While each of these options has their place, deciding which one may be the most beneficial to your business depends on the circumstances.

When You Experience Temporary Cash flow Issues

These are financial hardships that could be remedied with a bit of restructuring, such as short-term market or economic downturns. If you believe your company can survive its current financial woes, your best bets would be a Plan of Compromise, a Division 1 proposal or a consumer proposal, depending on your company structure and debt load. These options allow you to avoid full bankruptcy and the risk of losing both business and personal assets.

When You’re Over-leveraged

It’s a bit more serious if your company’s debt has become unmanageable and you have missed or are on the verge of missing payments. At best, debt is a growth-killer, draining your business of financial resources. In the worst-case scenarios, however, one or several of your company’s creditors can obtain a court order that forces you into receivership or bankruptcy.

Exploring pre-bankruptcy restructuring options is key to keeping your doors open and your revenue flowing. But if these preliminary steps are unworkable, allowing a secured creditor to go through with a receivership can eliminate troublesome debt, especially if you have the assets available.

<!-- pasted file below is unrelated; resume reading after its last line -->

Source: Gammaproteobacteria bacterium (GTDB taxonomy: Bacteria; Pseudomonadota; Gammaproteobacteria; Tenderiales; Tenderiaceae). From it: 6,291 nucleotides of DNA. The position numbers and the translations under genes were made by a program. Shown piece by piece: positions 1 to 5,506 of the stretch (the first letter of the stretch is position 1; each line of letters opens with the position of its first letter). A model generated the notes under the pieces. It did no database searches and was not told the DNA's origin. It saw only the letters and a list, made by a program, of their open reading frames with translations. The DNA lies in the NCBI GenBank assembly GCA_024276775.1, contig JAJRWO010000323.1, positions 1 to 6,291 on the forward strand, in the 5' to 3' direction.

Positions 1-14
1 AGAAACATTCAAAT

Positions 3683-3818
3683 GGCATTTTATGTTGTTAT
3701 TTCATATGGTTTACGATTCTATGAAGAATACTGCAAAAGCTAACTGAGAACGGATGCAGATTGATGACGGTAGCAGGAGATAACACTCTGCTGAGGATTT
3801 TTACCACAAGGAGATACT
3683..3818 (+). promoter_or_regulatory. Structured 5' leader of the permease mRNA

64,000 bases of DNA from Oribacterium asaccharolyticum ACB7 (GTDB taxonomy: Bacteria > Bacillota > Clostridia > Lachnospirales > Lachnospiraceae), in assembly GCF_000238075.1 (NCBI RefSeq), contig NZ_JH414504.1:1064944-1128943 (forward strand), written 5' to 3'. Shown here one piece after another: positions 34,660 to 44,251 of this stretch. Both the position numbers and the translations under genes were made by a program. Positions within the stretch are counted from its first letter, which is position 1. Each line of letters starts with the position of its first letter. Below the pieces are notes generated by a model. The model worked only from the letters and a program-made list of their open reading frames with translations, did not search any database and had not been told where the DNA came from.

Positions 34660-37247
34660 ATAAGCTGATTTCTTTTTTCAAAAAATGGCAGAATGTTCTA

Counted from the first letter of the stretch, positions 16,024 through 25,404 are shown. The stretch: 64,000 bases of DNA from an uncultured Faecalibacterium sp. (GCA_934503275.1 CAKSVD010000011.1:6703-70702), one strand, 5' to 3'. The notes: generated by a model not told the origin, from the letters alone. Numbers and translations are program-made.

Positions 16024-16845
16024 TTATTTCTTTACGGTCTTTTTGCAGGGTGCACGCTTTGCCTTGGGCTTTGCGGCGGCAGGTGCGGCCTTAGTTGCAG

When You Experience Tax Issues

Your company can utilize many of the available insolvency options if you’re facing tax trouble. Restructuring agreements may reduce your tax debt and make the Canada Revenue Agency the top priority for repayment. Bankruptcy is a similar option for bigger issues, putting the CRA at the top of the list for funds from the liquidation of assets.  These options are especially helpful if you have little to no other debt.

Keep in mind that even if a company files bankruptcy and is ultimately absolved of the tax liability as a corporation, current and former directors may be held personally liable for unpaid income, employment and sales taxes.

When the Situation is Terminal

Businesses that are facing mounting debt with no ability to repay it in the foreseeable future have few options. Reorganization may help but, in many cases of long-term or considerable financial problems, there simply isn’t much to restructure.

If you’ve exhausted all other alternatives and still find your business in financial trouble, bankruptcy may be your only option. Companies may also have to file bankruptcy if attempts to reorganize the debt under a Plan of Compromise, a Division 1 proposal or a consumer proposal have failed due to a lack of creditor support or an inability to adhere to the plan’s provisions. Despite the significant hit your business will take, a bankruptcy can ultimately eliminate your debts and allow you to start again with a clean slate.

Gordon Sands is an experienced financial writer, and president of Having worked alongside his father for over 8 years in the bankruptcy field, Gordon Sands has written numerous articles about debt relief and money management in hopes of helping readers take back control of their finances and lives.

Bankruptcy stock photo by Room’s Studio/Shutterstock